Between 62 and 63 percent of new cancer patients in Peru will die in the first year of being treated. In the second year, this number increases to 78 percent and 93 percent in the fifth year. Of course, this is an issue of late diagnosis. These numbers represent the fatality index we have in Peru. This is an argument for the authorities to pay more attention on early diagnosis. Prevention is clearly better than cure, and therefore we must invest as a country in programs that can ensure prevention over treatment. There are some caveats however; gastric cancer diagnosis through endoscopy is 220 percent more expensive than treatment of this disease and is therefore not cost effective. But breast, cervical and prostate cancers are all significantly cheaper to diagnose. The question thus revolves around which preventions are most suitable possible for identifying risk patients. The Peruvian government made a program called PPR (Presupuesto Por Resultado), which is based on the “results of a program of investment directly related to your budget”. If you have good results in the treatment of your patients, we can invest more in diagnosis.

How successful has Peru’s Cancer Foundation been in its sponsorship of doctors to go abroad for studies?

The Cancer Foundation and Plan Esperanza have removed the most difficult issues we previously encountered, namely how to pay for treatments. We have changed our objectives, one of the most important being education. The Foundation has trained many young doctors who want to specialize in cancer. We have sent them to different parts of the world, mainly the US and Europe. After they have bee trained in different fields of oncology, they come back and apply their newly acquired skills in our hospitals.

Does the government understand the true impact that this work has in Peru in terms of paying for these treatments in the long-term?

I hope so! While our program focuses on treating patients, as a result of the program’s effectiveness we are also investing in promotion and prevention of the disease. Cancer control management of cancer patients is extremely important, and we have an excellent teaching school for early diagnosis of cervical and breast cancer.

Does Peru have an opportunity to be recognized at the same level as other countries in the region in terms of quality and access?

Despite the big number of cases, I think so. We think that through the establishment of a cancer hospital in Trujillo for the north, and another in Arequipa in the south, we can support the decentralization of cancer management in Peru. We need many more of these hospitals. INEN is well recognized in the cancer field in Latin America. We receive people from all over South America that come spend time as a medical resident in different parts of INEN. We have cooperative relationships and workshops and studies with American and European institutions. INEN has protocols in chemotherapy, so there is lots of cooperative work going on here. But we need to grow, as this is still a small hospital.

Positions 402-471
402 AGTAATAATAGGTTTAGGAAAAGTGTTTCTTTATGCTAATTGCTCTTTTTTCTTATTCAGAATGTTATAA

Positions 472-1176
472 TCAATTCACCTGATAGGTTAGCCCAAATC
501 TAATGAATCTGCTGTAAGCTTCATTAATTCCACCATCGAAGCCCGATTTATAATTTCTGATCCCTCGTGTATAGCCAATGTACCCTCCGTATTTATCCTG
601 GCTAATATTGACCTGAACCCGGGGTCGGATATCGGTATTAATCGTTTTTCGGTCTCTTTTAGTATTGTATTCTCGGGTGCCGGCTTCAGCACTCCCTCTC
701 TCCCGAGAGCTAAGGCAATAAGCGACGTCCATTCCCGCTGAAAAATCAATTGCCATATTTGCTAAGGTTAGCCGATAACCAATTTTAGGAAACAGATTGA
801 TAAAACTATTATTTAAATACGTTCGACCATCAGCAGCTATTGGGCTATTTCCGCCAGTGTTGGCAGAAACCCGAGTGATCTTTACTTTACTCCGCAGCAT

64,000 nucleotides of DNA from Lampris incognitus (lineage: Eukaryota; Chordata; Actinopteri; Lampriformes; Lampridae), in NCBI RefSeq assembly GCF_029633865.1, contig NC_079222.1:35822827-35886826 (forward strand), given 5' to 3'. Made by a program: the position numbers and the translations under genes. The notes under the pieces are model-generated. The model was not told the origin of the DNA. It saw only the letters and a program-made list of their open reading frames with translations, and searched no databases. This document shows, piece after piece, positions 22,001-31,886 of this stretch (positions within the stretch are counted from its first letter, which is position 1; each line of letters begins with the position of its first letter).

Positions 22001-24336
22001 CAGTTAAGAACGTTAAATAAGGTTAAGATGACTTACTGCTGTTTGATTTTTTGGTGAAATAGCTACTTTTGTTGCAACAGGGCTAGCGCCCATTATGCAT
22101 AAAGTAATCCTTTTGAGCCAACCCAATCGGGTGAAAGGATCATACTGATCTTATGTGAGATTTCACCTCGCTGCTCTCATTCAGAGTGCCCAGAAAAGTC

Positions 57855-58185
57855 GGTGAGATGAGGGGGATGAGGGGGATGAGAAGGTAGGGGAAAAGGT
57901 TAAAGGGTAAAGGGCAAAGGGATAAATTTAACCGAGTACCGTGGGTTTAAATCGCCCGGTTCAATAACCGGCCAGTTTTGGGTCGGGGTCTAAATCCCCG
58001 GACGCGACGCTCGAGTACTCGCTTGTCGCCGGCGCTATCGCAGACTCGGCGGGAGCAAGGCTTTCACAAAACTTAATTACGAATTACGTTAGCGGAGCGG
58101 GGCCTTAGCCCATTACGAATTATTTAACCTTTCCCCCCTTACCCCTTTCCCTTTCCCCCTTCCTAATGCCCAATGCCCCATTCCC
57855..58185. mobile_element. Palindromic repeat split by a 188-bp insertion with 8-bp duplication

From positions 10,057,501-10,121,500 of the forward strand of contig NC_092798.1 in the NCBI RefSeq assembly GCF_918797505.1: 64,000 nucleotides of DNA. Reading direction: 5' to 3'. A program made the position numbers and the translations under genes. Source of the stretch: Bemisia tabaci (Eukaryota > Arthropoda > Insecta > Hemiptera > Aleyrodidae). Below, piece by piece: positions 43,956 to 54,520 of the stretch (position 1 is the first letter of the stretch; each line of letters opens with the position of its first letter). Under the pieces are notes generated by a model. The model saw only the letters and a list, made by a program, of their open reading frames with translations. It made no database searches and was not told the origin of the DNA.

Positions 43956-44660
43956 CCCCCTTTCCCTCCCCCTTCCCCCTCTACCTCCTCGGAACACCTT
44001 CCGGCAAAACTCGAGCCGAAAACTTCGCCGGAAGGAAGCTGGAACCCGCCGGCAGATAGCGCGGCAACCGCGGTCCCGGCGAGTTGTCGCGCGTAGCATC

What are your own ambitions for the future? What do you personally want to achieve?

My vision is a country free of advanced cancer. Of course, the numbers are going to grow. We will see more cancer patients each year. Our projections are growing rapidly. We know what will happen in 2016. We have our own numbers, which identifies what will happen in 50 years in terms of which tumors will be the most common and how many cases will come up. If we continue the system we currently run, advanced tumors are going to continue. We must improve our recognition of the disease in early stages. It is not the work of this hospital, but rather its influence in universities, medical schools and health institutions.

We need to talk about cancer. We always need to think in terms of cancer; if there is pain or a lump in the body, always imagine these conditions in terms of cancer. My vision is a Peru free of advanced tumors and more institutions that can treat cancer. Because it is very difficult and expensive to build more cancer hospitals, we can use general structures of existing hospitals to create oncology units inside using healthcare professionals that have been trained properly. More cancer patients can be treated that way.